Like it or not, new SATs here to stay
High school students taking their SAT college entrance exams this weekend will be sitting down to a whole new testing experience.
These students will be the first to take the revamped Scholastic Achievement Test that boasts the introduction of an essay section, a replacement of often-dreaded analogies with grammar questions, and a boost in the skill level expected for the math section.
Some local school officials this week applauded the changes for providing a more accurate assessment of their students’ abilities.
“It comes closer to measuring the students’ knowledge,” said Carl Koring, a counselor at Bear River High School.
Nevada County resident Dawn Stillman, who tutors students to prepare for the verbal section of the test, agrees, saying, “It is a little more well-rounded.”
Stillman has been busy prepping students for what is probably the most significant change to the test – the required writing component. She likes the addition to a test that previously was broken into math and reading sections.
“Being able to convey their ideas on paper is important. Writing is a life skill,” she said.
Because of the changes, it seemed to Koring that the test is moving closer to the form of the ACT, another test levied on high school students preparing for college.
The ACT includes four parts – English, math, reading, and science. It has an optional essay section, and this component is required by some private schools and the entire University of California system.
The new SAT will give students another test option that will be accepted at these schools, Koring said.
The test still reflects the knowledge students are supposed to be taught in school, making the preparation for the changeover relatively easy. While there are no formal classes devoted to college entrance exam preparation at Bear River, Koring said English teachers have a lot of in-class essays to get students ready, and the math questions reflect higher-level math that students are taking.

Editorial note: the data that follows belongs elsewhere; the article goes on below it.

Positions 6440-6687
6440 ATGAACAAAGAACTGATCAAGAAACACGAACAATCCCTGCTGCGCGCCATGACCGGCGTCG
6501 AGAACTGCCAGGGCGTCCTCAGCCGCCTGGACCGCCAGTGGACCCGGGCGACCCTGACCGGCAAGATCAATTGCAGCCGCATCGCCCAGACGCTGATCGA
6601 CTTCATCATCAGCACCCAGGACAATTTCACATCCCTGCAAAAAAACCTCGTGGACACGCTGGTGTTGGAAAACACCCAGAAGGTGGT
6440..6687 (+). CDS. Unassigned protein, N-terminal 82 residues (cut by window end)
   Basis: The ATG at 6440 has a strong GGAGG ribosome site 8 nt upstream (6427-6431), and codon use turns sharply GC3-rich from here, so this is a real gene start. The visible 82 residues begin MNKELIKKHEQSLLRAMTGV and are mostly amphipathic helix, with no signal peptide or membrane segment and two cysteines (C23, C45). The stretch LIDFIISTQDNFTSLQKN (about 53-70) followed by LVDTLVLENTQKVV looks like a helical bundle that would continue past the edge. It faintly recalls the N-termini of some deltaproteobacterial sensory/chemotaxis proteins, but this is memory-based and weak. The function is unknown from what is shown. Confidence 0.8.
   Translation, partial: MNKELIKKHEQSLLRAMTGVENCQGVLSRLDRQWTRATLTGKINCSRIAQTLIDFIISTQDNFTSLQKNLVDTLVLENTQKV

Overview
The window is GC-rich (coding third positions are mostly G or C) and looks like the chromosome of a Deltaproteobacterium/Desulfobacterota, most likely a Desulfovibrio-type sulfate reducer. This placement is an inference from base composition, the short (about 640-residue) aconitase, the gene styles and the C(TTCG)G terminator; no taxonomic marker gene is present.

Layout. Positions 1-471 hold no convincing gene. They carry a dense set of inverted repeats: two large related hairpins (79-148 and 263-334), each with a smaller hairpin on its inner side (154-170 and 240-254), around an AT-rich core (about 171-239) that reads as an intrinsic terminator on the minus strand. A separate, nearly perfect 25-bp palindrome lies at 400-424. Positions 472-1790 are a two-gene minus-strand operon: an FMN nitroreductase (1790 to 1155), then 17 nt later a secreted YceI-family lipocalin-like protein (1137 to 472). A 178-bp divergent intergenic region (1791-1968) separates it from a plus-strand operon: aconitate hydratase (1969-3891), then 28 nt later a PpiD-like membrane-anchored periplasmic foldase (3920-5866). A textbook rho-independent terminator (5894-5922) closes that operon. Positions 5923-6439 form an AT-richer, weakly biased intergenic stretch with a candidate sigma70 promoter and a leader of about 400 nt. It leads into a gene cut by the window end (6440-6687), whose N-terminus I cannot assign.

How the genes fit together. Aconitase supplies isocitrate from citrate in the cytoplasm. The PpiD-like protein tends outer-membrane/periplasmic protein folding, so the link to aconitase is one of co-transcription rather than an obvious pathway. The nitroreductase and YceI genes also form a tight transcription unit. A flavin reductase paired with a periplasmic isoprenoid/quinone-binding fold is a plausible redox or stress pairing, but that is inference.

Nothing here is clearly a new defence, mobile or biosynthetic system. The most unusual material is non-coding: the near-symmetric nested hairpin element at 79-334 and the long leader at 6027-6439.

Do the changes make the SAT harder? It depends on how you look at it, educators say.
“Many students believe the new tests will be harder. It depends on the strength of student. It could showcase (some students’) writing skills,” said Krista Plaisted, the state director of SAT and ACT programs for Kaplan, a nationwide test preperation company.
Others say the changes are welcomed by students.
“I think they really like it because they really hated the analogy section,” Stillman said.
the new look
Sample questions for the new SAT:
• Essay question: Are people motivated to achieve by personal satisfaction rather than by money or fame? Plan and write an essay in which you develop your point of view on this issue. Support your position with reasoning and examples taken from your reading, studies, experience, or observations.
• Math question: Of the 6 courses offered by the music department at her college, Kay must choose exactly 2 of them. How many different combinations of 2 courses are possible for Kay if there are no restrictions on which 2 courses she can choose?
For more information or to take a practice test, visit http://www.collegeboard.com on the Web.
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